Wildfly, Apache CXF and @SchemaValidation

posted by Roberto Cortez on
tags: , ,

Over the last few days, I have been working on an application migration from JBoss 4 to Wildfly 8. The application is using different technologies, but we are going to focus here on XML Web Services, JAX-WS. Yeah, I know that they are not trendy anymore, but these were developed a long time ago and need to be maintained for compatibility issues.

Anyway, the path to migrate these services was not so easy. I’m sharing some of the problems and fixes with the hope that these could help other developers out there stuck with the same problems.

Sample Definition

Here is a sample of a Web Service definition in the old system, JBoss 4:

Luckily, most of the definition is using standard Java EE annotations. Only @org.jboss.ws.annotation.EndpointConfig and @org.jboss.ws.annotation.SchemaValidation are from the old JBossWS libraries.

We can easily get rid of @org.jboss.ws.annotation.EndpointConfig since we are not going to need it in the new application. For reference, it’s used to set up extra configuration data to be predefined with an endpoint. Check the documentation Predefined client and endpoint configurations.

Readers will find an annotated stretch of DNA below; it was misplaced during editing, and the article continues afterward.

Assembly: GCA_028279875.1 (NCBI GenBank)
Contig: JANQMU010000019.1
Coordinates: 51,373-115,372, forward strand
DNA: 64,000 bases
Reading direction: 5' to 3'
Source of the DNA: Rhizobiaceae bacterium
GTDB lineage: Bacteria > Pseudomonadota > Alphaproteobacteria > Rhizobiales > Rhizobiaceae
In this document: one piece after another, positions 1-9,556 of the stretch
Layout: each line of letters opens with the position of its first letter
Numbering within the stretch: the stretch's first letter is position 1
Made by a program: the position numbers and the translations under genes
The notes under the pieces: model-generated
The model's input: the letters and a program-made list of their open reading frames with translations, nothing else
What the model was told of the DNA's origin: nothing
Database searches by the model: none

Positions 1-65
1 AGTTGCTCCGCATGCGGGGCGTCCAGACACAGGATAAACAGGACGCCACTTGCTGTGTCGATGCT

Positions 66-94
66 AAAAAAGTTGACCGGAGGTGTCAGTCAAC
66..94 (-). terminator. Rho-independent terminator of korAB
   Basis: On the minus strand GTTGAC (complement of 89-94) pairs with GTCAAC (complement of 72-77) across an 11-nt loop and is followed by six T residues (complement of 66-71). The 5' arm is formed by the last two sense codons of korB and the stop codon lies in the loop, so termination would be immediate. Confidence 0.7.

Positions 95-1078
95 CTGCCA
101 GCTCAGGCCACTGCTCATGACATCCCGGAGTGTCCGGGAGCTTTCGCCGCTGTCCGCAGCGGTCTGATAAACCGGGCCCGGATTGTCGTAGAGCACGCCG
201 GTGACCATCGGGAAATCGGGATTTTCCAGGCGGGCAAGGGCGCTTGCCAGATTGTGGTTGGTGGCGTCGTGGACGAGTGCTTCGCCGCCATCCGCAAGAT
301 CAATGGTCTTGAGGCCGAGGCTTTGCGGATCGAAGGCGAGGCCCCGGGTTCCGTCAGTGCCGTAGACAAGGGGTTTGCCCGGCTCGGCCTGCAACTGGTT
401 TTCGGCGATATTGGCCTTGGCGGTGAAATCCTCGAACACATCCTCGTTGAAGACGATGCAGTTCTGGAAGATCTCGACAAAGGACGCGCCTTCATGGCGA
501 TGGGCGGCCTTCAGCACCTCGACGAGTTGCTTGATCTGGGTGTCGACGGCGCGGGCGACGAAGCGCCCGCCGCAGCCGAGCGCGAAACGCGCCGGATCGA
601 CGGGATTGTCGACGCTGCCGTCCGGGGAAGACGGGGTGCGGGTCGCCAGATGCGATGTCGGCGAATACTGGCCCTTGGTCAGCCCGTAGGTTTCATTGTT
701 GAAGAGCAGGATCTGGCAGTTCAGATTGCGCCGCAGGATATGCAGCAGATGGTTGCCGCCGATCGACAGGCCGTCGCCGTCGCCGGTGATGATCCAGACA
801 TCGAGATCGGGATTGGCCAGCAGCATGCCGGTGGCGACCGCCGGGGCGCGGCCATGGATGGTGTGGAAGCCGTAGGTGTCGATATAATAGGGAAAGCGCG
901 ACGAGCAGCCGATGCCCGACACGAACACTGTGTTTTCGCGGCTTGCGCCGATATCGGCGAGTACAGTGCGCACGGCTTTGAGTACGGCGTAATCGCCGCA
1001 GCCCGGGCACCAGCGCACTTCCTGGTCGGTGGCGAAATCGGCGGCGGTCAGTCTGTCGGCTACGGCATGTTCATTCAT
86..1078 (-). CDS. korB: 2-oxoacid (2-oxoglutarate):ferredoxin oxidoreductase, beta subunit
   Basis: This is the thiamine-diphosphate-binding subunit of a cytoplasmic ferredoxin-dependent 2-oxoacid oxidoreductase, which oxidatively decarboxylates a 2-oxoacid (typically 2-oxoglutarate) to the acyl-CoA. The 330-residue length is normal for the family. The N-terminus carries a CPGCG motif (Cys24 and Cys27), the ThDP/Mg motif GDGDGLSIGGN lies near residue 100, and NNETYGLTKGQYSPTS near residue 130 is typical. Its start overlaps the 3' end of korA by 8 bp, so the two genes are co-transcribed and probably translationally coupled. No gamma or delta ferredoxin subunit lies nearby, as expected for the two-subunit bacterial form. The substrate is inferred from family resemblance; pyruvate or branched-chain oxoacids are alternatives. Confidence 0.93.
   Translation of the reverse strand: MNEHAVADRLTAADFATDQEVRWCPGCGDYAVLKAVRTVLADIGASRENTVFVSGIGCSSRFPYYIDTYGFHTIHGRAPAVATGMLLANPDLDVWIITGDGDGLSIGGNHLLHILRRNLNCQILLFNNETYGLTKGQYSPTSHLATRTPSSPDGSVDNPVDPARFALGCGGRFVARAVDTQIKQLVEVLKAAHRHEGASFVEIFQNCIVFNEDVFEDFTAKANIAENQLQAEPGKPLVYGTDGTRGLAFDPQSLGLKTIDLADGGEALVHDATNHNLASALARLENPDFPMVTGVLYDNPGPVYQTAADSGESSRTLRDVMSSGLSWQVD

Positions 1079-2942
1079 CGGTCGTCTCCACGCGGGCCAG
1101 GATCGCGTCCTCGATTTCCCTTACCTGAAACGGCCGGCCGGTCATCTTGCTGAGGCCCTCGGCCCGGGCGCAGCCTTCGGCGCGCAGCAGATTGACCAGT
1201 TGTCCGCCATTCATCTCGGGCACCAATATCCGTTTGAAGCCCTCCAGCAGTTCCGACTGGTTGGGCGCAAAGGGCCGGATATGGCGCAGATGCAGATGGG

We want to keep @org.jboss.ws.annotation.SchemaValidation. For reference, this annotation validates incoming and outgoing SOAP messages against the relevant schema in the endpoint wsdl contract. Since the annotation no longer exists in JBossWS we have to use Apache CXF, which is the underlying implementation for JAX-WS on Wildfly.


Here are a few of the problems I’ve faced:

SchemaValidation Annotation

The annotation @org.jboss.ws.annotation.SchemaValidation doesn’t exist anymore. You have to use the annotation org.apache.cxf.annotations.SchemaValidation from Apache CXF.

Add the following Maven dependency to use the Apache CXF annotation:

Also, notice that in the original annotation we could define an errorHandler property. The old application used a custom error handler to set a custom error message on schema validation errors. There is no equivalent in the new annotation, so we need to do it in another way. To replicate the old behaviour I’ve used Apache CXF Interceptors. Create an interceptor class and extend AbstractPhaseInterceptor. Here is a sample:

And you can use it like this: